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Neera Nundy, Dasra Social-Impact

Dasra’s role with Husk Power has evolved as they have expanded. We worked on syndicating the first round of ‘pre-series A’ funding. Our role was to make sure funders’ expectations were realistic and that Husk Power was getting what it needed.

We are now helping them to look for grant funding for a training institute: the shortage of trained people is a huge gap in India generally and in Bihar particularly. People from urban areas generally don’t want to move to rural areas – hence the importance of the institute in developing local talent. But it must have a broader mission than providing good staff for Husk Power otherwise it will be seen as existing to support a for-profit organization.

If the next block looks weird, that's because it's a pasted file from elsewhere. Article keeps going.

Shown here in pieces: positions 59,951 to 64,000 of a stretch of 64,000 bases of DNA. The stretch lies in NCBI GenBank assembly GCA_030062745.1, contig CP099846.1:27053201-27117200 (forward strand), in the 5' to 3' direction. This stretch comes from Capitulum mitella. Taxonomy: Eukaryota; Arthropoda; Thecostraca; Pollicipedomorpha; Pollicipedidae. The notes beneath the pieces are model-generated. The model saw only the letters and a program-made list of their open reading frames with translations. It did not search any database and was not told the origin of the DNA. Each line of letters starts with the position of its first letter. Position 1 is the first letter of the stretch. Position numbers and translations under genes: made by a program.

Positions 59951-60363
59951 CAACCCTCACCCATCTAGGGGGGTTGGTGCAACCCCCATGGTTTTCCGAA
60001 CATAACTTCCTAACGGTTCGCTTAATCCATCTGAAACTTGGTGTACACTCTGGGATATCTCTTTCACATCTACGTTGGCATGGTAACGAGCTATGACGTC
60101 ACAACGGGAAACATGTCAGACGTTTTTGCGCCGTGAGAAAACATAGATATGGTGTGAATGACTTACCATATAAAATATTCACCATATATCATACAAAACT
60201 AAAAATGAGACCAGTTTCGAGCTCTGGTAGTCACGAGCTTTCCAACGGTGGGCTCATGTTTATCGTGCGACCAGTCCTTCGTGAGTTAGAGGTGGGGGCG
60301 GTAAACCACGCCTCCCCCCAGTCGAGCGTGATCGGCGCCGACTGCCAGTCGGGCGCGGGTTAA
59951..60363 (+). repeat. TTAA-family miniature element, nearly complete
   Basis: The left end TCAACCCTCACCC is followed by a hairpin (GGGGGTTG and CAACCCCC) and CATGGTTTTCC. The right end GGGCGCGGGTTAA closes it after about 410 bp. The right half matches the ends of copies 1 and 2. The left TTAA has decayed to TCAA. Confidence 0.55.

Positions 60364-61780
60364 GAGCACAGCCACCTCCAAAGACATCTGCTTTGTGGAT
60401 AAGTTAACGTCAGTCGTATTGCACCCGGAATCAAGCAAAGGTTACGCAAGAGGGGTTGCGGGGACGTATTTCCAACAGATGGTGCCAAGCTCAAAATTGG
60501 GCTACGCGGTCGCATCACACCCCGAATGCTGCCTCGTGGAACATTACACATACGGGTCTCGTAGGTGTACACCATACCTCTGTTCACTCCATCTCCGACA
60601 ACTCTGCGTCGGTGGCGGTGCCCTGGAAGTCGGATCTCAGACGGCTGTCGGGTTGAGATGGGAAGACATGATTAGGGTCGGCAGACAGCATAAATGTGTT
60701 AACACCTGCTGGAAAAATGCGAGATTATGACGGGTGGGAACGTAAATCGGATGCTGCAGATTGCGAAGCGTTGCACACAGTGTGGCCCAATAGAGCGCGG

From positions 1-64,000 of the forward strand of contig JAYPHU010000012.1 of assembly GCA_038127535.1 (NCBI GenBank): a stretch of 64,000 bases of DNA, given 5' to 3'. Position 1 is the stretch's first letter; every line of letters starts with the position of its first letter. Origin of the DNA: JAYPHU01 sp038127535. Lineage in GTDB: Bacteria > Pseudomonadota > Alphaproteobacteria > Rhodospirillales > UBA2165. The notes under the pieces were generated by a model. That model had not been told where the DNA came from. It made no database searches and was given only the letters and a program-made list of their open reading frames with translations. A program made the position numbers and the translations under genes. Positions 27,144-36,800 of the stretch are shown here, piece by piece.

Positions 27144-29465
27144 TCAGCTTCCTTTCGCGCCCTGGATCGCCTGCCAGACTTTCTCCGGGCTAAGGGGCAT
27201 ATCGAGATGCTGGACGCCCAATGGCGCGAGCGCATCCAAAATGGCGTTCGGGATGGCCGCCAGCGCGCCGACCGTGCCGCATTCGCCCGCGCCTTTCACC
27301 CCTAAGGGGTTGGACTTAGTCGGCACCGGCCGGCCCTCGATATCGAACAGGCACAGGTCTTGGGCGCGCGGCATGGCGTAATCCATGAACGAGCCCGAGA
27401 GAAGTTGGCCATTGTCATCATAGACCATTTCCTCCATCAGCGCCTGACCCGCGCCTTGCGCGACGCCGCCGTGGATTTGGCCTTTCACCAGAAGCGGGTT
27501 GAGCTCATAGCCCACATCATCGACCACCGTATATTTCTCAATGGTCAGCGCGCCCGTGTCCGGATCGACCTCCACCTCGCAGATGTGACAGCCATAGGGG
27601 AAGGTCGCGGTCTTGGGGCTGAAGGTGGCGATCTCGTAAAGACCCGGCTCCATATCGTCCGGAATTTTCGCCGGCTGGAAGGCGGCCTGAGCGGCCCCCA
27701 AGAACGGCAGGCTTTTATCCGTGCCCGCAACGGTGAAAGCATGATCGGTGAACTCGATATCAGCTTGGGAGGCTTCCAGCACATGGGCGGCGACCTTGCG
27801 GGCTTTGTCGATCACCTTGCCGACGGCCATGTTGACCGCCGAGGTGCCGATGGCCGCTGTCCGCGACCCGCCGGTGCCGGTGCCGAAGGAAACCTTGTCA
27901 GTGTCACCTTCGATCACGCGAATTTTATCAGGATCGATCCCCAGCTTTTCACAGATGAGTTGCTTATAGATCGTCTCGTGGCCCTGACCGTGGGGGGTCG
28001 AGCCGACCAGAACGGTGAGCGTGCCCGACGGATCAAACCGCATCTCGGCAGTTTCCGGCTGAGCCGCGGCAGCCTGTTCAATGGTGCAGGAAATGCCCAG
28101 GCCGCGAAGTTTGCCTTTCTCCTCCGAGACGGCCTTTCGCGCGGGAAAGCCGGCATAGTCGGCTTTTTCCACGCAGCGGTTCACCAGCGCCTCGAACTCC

Last year Ratnesh Yadav, Husk Power co-founder and COO, participated in Dasra Social-Impact, our capacity-building programme, which looks at developing a business plan, increasing impact, etc.

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Funding to Husk Power

  • October 2008 Shell Foundation grant of $164,000 for three plants (there were already three)
  • July 2009 Shell Foundation grant of $279,000 for five more plants, bringing total to 11
  • September 2009 ‘Pre series A’ fundraising round consisted of:
  1. Acumen Fund $375,000
  2. Oasis Fund (advised by Bamboo Finance) $375,000
  3. LGT Venture Philanthropy $300,000
  4. DFJ and Cisco $125,000 each as prize money for business plan competitions
  • April 2010 International Finance Corporation invested $350,000 as part of a $1.5 million commitment